Scott’s south coast gems

The south coast is a delightful part of the world, especially at this time of year.

Autumn truly is the time to enjoy everything it has to offer, with the best weather of the year featuring still, warm day days and clear skies that showcase just how stunning this coastline is.

When it all comes together on the south coast there truly is nowhere else like it on the planet, and that’s probably why I choose to live there!

One of the great features of the south coast is the fishing, which is an integral part of the lifestyle in this part of the world, for both locals and visitors.

Indeed, many south coast towns started as fishing communities and recreational fishing remains a lifeblood for them, with huge social and economic benefits.

There’s an absolute wealth of fishing options along the south coast – if you truly want to get away from it all, and you’ve got a 4WD, there’s nothing like camping and fishing along the Nullarbor and Baxter Cliffs. For boaties, fishing around the archipelago islands around Esperance can be sensational at times when the conditions allow and then closer to town 4WD-ing and fishing off the beaches around Hopetoun and Bremer Bay can produce classic south coast action for species like salmon, skippy, mulloway and sharks.

Autumn is prime time for south coast anglers, with the favourable weather and giant salmon schools passing through on their annual migration, and southern bluefin tuna and bonito not far behind. The conditions are at their best for offshore fishing for species including pink, red and queen snapper, dhufish, Samson fish and yellowtail kingfish.

And it’s also a great time of the year to fish the countless south coast estuaries and rivers for thumping black bream, juvenile salmon, herring, King George whiting, pink snapper and blue swimmer crabs, not to mention the odd surprise like mulloway and tailor. For anyone considering a south coast escapade, here is a list of half a dozen places to start.

Duke of Orleans Bay

Tim Carter jigged up a harlequin fish caught near Duke of Orleans Bay.

Located east of Esperance, a great access point to the beautiful coastline in this area. There are plenty of campsites through Cape Arid, but the caravan park at Duke of Orleans makes a perfect base for a fishing trip.

There is good inshore fishing for small boat anglers after a relatively easy beach launch at the Duke. With vast seagrass meadows you won’t need to go far for a feed of squid. Head out a short distance into the Recherche Archipelago and try for red snapper, harlequin fish, Samson fish, pink snapper and yellowtail kingfish, to name but a few species found here. There are numerous easily accessible beaches either side of the Duke which offer superb surf fishing for a range of species including salmon, mulloway, herring and skippy.

The salmon come through in huge numbers in late summer/early autumn and spots like Alexander Bay, Kennedy and Tagon Beaches, Poison Creek and Thomas River can all fire, offering superb beach driving experiences as well. Some of the biggest skippy in WA are caught around here. The drive along the beach from Thomas River to Cape Arid is a must-do if in the area, with that amazing contrast of crisp white sand and sparkling blue water.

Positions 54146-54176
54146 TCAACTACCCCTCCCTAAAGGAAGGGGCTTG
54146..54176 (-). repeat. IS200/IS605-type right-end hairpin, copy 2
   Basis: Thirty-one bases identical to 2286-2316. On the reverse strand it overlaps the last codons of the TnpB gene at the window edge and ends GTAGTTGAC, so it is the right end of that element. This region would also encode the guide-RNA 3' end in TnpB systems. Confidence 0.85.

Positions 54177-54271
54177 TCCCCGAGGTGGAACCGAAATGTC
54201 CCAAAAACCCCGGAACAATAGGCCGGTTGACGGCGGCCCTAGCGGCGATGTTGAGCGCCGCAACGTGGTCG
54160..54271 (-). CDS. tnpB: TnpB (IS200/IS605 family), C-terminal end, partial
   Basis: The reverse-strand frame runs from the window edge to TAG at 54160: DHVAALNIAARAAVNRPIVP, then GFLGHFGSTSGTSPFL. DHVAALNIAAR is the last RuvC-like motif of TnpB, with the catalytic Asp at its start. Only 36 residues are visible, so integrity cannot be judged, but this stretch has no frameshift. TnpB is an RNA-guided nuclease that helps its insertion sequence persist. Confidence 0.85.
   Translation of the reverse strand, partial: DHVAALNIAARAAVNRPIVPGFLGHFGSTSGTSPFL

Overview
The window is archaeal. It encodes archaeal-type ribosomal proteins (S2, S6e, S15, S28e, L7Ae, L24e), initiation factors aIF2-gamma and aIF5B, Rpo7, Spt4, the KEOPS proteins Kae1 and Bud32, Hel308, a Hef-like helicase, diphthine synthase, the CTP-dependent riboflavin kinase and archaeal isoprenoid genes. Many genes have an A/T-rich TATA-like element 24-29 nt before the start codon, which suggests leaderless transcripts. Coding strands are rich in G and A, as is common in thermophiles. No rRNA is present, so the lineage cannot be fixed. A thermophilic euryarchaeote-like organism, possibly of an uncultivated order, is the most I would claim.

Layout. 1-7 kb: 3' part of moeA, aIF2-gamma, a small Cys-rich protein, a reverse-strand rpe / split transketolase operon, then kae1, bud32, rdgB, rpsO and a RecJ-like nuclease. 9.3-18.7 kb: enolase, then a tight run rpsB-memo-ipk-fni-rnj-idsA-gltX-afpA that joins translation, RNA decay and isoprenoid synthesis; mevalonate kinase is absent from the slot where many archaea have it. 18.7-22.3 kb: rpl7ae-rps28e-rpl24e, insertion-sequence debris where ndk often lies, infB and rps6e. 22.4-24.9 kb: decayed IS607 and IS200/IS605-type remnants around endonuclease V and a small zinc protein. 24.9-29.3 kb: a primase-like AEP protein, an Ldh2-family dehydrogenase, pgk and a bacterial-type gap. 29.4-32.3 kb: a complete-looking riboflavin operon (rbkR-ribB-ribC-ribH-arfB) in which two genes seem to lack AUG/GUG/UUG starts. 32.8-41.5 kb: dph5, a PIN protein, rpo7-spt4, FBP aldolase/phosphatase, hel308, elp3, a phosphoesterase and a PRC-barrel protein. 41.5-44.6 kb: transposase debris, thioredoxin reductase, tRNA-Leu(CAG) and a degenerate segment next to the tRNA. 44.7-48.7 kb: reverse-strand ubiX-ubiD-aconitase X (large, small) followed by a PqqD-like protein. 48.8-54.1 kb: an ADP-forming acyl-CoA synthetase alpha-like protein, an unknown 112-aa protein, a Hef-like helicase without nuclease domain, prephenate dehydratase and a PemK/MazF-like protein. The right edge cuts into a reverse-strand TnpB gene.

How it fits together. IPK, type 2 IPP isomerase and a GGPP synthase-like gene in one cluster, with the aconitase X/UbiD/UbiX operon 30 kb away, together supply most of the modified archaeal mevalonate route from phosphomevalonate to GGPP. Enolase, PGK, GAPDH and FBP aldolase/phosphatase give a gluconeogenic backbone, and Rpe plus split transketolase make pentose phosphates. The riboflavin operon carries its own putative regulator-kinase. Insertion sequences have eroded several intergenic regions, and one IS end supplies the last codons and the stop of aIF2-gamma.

A nice Cape Arid salmon.


An old favourite of mine, offering beach, estuary and offshore fishing around this lovely little holiday town. ‘Hopey’ as we call it, used to have a long jetty too that was great for fishing. Nowadays a rock groyne offers a couple of small jetties and a boat ramp, for easy access to inshore and offshore fishing for the usual range of inshore species.

The beaches east of Hopetoun are quite stunning and offer some superb fishing opportunities, with numerous reef ledges especially towards 12-Mile. A gravel road follows the coast east and offers opportunities for those with 2WD vehicles to park close to spots, while beach access for 4WDs is available in some locations. There are good spots all through here as you head towards Masons Bay and Starvation Bay. There are well-established campsites with good facilities here and beach launching for those with a boat who want to access some great fishing directly out from Masons and ‘Starvos’.

A piece of fishing paradise near Hopetoun.

Back on the shore at this time of year, you should be able to find plenty of salmon, along with herring and skippy. The estuary fishing around Hopetoun can be great too, and over the years I’ve had a lot of fun in the Jerdacuttup River on black bream. Last year I fished it from a kayak for the first time and had a ball. Another great spot to check out west of town is Quoin Head. There is plenty of holiday accommodation in Hopetoun, including caravan parks.

Beaches of Bremer Bay

Casting at schools of salmon close to Bremer Bay.

A wild and magnificent destination, Bremer Bay and the beaches to the east and west have to be seen to be believed. To the east of town, Trigelow, Doubtful Islands, Peppermint Beach and Bremer Beach to name a few, while to the west of town, Dylan, Fosters and Reef Beach are all collectively jaw-dropping land-based fishing spots. There are a range of beaches facing south, west and east, meaning you can pick your spot with ease to always have the wind in your back for casting.

With so much space, finding a camping spot all to yourself is simple to keep families entertained. A majority of these beaches are strictly 4WD only and big schools of salmon hold up in numerous sheltered areas at times, which can make for exciting sight fishing. There are plenty of areas where you can explore via 4WD through here to find deep gutters to soak baits or flick out lures for a wide range of great species.

They’re also usually good areas if the kids want a swim or to use their boogie boards. Herring are prolific along the beaches both west and east of Bremer and there’s a chance of skippy and silver bream. Sharks are often shadowing the salmon and can offer another challenge.


Some surprisingly big bream can be found at Taylor Inlet near Albany.

Located just east of Albany and only a 20-minute drive from the town centre, this spot is an old favourite of mine, and a great family fishing destination for anyone in the Albany area, offering fantastic fun fishing opportunities for anglers of all ages.